Namespace
Methods
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Included Modules
Constants
MissingSourceFile = LoadError
 
HashWithIndifferentAccess = ActiveSupport::HashWithIndifferentAccess
 

Implements a hash where keys :foo and "foo" are considered to be the same.

rgb = ActiveSupport::HashWithIndifferentAccess.new

rgb[:black] = '#000000'
rgb[:black]  # => '#000000'
rgb['black'] # => '#000000'

rgb['white'] = '#FFFFFF'
rgb[:white]  # => '#FFFFFF'
rgb['white'] # => '#FFFFFF'

Internally symbols are mapped to strings when used as keys in the entire writing interface (calling []=, merge, etc). This mapping belongs to the public interface. For example, given:

hash = ActiveSupport::HashWithIndifferentAccess.new(a: 1)

You are guaranteed that the key is returned as a string:

hash.keys # => ["a"]

Technically other types of keys are accepted:

hash = ActiveSupport::HashWithIndifferentAccess.new(a: 1)
hash[0] = 0
hash # => {"a"=>1, 0=>0}

but this class is intended for use cases where strings or symbols are the expected keys and it is convenient to understand both as the same. For example the params hash in Ruby on Rails.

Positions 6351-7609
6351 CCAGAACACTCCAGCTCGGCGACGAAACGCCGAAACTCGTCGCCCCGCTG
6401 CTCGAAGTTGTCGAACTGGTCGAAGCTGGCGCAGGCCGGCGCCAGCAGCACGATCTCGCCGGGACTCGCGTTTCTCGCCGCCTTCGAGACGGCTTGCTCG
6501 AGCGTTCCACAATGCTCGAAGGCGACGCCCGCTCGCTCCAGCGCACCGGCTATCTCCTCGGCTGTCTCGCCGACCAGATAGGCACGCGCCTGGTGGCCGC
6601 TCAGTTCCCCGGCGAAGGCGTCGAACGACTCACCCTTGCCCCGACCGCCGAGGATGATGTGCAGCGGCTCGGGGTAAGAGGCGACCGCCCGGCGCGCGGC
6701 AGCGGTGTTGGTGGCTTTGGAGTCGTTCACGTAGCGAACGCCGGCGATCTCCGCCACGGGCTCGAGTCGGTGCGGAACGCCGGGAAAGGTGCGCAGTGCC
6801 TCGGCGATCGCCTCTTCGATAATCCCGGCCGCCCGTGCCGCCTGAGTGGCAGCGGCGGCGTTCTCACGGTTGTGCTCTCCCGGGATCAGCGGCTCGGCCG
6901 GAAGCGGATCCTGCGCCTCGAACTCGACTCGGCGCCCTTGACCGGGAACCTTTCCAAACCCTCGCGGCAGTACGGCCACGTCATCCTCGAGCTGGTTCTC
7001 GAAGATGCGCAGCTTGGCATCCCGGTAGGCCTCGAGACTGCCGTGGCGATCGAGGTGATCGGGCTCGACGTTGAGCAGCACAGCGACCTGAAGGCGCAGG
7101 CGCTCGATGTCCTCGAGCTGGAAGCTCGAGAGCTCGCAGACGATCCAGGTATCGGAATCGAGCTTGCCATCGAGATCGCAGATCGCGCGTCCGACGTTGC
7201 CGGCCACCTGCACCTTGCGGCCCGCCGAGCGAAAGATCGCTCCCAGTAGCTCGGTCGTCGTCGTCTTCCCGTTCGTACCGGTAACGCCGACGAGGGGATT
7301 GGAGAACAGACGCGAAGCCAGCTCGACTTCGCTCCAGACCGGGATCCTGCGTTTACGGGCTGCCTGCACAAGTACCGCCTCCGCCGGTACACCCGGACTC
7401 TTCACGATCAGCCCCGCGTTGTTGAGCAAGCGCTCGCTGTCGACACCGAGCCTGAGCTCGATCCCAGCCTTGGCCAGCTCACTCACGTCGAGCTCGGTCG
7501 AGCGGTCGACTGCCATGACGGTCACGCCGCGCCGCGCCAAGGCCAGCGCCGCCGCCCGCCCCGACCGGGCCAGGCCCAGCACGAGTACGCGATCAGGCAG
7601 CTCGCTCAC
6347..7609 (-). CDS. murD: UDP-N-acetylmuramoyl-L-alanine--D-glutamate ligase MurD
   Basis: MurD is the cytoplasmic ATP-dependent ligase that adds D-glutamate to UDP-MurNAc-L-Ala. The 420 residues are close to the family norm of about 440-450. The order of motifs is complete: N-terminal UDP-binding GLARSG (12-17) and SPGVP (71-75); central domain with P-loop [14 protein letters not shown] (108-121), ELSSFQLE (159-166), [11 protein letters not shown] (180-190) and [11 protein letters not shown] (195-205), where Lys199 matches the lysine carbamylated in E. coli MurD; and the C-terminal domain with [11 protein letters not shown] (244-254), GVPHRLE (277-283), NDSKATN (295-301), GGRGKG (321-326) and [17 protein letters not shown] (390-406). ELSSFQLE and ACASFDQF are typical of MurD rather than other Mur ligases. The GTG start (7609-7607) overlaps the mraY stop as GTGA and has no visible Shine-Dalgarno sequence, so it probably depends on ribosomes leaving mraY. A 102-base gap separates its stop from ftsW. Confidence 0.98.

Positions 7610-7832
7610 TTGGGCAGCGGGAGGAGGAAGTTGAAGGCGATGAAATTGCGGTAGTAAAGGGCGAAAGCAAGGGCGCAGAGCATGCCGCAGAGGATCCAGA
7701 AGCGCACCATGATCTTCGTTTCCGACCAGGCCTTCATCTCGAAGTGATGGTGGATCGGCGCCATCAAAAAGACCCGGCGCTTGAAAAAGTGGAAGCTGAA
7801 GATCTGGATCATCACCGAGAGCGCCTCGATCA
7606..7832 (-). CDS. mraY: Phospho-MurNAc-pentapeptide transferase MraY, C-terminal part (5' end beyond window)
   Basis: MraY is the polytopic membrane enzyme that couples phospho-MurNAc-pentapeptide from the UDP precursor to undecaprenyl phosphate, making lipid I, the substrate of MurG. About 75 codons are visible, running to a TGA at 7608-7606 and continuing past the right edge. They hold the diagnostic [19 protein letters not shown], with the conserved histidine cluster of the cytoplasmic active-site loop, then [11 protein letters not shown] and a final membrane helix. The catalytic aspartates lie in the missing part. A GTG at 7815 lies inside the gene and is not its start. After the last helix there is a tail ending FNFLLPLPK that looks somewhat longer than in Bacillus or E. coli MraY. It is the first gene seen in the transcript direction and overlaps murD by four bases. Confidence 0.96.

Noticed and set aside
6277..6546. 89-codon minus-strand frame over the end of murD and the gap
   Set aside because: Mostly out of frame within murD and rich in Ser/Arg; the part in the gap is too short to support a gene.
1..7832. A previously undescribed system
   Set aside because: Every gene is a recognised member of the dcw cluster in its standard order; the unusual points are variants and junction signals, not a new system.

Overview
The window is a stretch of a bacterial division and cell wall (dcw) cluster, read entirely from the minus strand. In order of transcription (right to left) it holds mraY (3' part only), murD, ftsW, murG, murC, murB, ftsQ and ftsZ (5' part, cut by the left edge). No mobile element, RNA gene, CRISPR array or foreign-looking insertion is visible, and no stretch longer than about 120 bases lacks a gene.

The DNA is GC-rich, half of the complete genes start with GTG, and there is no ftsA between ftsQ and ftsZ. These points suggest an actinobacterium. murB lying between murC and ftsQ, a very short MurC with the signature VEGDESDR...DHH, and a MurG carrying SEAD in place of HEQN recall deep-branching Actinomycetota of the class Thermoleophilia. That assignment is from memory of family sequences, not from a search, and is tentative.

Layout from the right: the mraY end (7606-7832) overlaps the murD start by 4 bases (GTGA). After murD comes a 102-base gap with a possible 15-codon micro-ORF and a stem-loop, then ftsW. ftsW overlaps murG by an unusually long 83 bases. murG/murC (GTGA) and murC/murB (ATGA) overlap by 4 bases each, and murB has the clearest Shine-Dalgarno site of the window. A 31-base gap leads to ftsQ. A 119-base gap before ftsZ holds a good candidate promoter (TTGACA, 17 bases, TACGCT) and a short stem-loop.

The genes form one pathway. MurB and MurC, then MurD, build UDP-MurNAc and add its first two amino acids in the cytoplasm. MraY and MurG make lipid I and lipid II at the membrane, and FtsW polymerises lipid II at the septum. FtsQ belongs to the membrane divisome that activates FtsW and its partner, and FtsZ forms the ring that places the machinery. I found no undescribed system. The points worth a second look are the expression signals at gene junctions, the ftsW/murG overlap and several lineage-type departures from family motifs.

Note that core extensions define Hash#with_indifferent_access:

rgb = { black: '#000000', white: '#FFFFFF' }.with_indifferent_access

which may be handy.

Instance Public methods
acts_like?(duck)

A duck-type assistant method. For example, Active Support extends Date to define an acts_like_date? method, and extends Time to define acts_like_time?. As a result, we can do x.acts_like?(:time) and x.acts_like?(:date) to do duck-type-safe comparisons, since classes that we want to act like Time simply need to define an acts_like_time? method.

# File activesupport/lib/active_support/core_ext/object/acts_like.rb, line 7
def acts_like?(duck)
  respond_to? :"acts_like_#{duck}?"
end
blank?()

An object is blank if it's false, empty, or a whitespace string. For example, '', ' ', nil, [], and {} are all blank.

This simplifies

address.nil? || address.empty?

to

address.blank?

@return [true, false]

# File activesupport/lib/active_support/core_ext/object/blank.rb, line 15
def blank?
  respond_to?(:empty?) ? !!empty? : !self
end
create_fixtures(*fixture_set_names, &block)
# File railties/lib/rails/test_help.rb, line 28
def create_fixtures(*fixture_set_names, &block)
  FixtureSet.create_fixtures(ActiveSupport::TestCase.fixture_path, fixture_set_names, {}, &block)
end
deep_dup()

Returns a deep copy of object if it's duplicable. If it's not duplicable, returns self.

object = Object.new